Knocking On The Old Database Door
August 22, 2016 Dan Burger
Keeping up with technology should be systematic and efficient. Avoidance behavior will only reduce your anxiety for so long. At some point, the limitations companies have learned to live with and consider “good enough” will prevent them from keeping up with the herd. Here are three organizations that realized it was time to take on database modernization, after discovering their existing databases lacked documentation, defined relationships and normalized procedures.
The three examples are projects that involve Resolution Software, a company that specializes in database modernization services and developed software that automates much of the labor intensive work in the modernization process and manages the end result. Resolution CEO Elie Muyal will be our guide.
Project #1 took place in Switzerland. It’s a very complete database modernization project conducted by a major insurance company, with 50 software developers on staff. Rigorous procedures were already in place to move from test environments to production, which were applied to the database modernization effort.
The company was a considering a migration from DB2 to a different database, but after risk, cost, and time comparisons, a decision was made to remain on IBM i and undertake a database modernization.
“The accumulated knowledge of 30 years was in the DB2 database and it was determined that evolution in a familiar environment that has new technology to offer was a better choice than drastic change and higher risk,” Muyal told IT Jungle. “They realized that DB2 performance would be better than the performance either Oracle or SQL Server, but only if only if modern techniques such as SQL defined tables, identities, and time stamps were incorporated along with naming conventions that make sense and putting relationships in place–in other words, implementing best practices for a modern database.”
The project was done gradually in four separate steps that made the project more manageable and in four different environments-development, test, staging and production. It also involved the creation of two instances of the same database. One served as a safety net. Resolution’s Xcase software brought process automation to an otherwise labor intensive process. Xcase also was instrumental in the discovery and validating relationships phases, which were a big part of this project, as well as projects two and three.
The modernization was completed in one year, a predetermined time frame dictated by convenient release dates. Next on the agenda is addressing data integrity issues.
Project #2 was accomplished in France for a major logistics company. The starting point was a DDS-based DB2 for i database that lacked documentation and declared relationships, so the main focus of the project was establishing relationships within the database. The DDS to SQL conversion was done manually. Three months into this project the discovery and validation of relationships is in progress.
“We find most databases with no relationships and no normalization,” Muyal says while also noting the conversion from DDS to DDL, whether it’s manual or automated, can be done without recompiling applications.
Although the logistics company recognized the strategic importance of moving its legacy database to SQL, the inability to define relationships caused the project to stumble. The information was spread out over 250 people. There was no database administrator, so the database was not documented nor optimized. It was basically auto-managed, and was suffering from a lack of data integrity.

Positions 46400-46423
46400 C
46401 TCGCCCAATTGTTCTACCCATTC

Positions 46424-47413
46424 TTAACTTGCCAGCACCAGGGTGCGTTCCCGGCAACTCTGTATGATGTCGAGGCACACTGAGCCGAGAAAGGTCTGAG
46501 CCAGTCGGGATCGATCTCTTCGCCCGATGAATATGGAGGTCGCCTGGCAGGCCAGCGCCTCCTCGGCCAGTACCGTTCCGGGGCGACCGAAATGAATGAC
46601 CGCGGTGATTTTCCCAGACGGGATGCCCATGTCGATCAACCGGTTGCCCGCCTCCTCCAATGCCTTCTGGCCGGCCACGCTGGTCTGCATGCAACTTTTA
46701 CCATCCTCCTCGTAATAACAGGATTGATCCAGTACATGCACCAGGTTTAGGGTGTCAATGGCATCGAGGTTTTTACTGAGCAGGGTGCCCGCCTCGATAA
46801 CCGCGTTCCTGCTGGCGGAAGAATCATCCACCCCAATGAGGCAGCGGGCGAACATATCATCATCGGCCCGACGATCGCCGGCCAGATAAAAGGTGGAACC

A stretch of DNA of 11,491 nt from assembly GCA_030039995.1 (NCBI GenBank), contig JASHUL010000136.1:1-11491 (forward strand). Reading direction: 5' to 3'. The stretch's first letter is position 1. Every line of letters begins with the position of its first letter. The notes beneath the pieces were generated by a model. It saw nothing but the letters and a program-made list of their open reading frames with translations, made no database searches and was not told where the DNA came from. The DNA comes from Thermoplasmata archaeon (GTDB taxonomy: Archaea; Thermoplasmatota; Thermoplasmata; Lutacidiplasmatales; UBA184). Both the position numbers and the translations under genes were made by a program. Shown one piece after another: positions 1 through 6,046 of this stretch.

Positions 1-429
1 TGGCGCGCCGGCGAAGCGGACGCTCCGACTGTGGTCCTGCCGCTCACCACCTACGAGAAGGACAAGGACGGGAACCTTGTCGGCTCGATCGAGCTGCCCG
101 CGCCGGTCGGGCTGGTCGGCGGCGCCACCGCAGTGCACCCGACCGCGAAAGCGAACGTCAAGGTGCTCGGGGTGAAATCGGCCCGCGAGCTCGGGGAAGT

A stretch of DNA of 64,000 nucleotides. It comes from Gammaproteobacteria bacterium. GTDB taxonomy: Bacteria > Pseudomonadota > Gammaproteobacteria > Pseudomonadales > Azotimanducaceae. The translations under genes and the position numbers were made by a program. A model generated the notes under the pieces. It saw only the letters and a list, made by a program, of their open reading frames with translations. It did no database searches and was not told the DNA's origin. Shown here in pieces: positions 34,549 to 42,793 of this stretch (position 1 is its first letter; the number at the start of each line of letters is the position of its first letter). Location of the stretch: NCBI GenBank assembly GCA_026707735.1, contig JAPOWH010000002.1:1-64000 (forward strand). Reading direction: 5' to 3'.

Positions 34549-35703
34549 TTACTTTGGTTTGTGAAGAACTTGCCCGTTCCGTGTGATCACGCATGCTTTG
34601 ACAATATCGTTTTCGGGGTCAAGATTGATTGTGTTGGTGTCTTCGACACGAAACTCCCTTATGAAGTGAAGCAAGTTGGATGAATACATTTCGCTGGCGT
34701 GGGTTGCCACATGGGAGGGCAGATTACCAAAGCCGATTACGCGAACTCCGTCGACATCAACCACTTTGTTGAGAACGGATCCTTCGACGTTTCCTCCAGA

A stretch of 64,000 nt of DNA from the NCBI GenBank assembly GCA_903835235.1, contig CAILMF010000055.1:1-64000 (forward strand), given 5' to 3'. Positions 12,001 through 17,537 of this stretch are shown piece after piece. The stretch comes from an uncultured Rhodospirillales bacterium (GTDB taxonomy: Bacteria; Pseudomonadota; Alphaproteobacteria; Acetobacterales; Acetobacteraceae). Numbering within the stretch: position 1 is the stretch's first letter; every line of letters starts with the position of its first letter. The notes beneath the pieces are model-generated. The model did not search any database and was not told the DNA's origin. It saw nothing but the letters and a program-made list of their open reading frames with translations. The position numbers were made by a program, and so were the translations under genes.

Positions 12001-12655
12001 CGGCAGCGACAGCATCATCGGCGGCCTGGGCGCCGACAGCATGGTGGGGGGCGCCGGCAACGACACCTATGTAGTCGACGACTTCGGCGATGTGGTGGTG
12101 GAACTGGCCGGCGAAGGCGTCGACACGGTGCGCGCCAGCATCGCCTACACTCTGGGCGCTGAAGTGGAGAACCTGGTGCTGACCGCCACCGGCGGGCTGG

The company started the project with its own people, but it called on Resolutions to help get it finished.
Project #3 involved a large insurance company in Columbia with a complex and growing DDS database consisting of thousands of tables. The technology and methodology was antiquated. There was no documentation, no normalization, and no relationships. The company was taking a closer look because of government mandates to obfuscate sensitive credit card data from a test environment that was a replication of the production environment. In addition to the regulatory compliance issue, a secondary concern was cleaning up redundant data.
It may be stretching the definition of modernization in this instance because the files remain in DDS. There is no SQL conversion. However, previously unknown relationships were identified and data redundancies were determined and eliminated. So, technically, there was a modernization.
After two months into this project, the test database is completely obfuscated and work in on-going with obfuscation on an SQL Server database that is also under the scrutiny of government security audits.
As you can see from these examples, sometimes it takes a mandate to make people change their database ways. Sometimes it is a matter of escaping self-imposed limitations that hinder company growth. When the time for change comes, however, the surprises may not be happy ones.
One thing for certain is that IBM will continue to make the DB2 for i database the heart of the platform and that database is not the database that the majority of IBM i shops recognize. But the paradox in that is when IBM i shops do stop to take a look at their “good enough” databases, they find limitations. Yes, they are capable of doing what they’ve always done, but you can say the same thing about the Model T Ford. The Model T was a fine automobile and undeniably adequate for its time. Most of us would not choose one to depend on for our transportation today.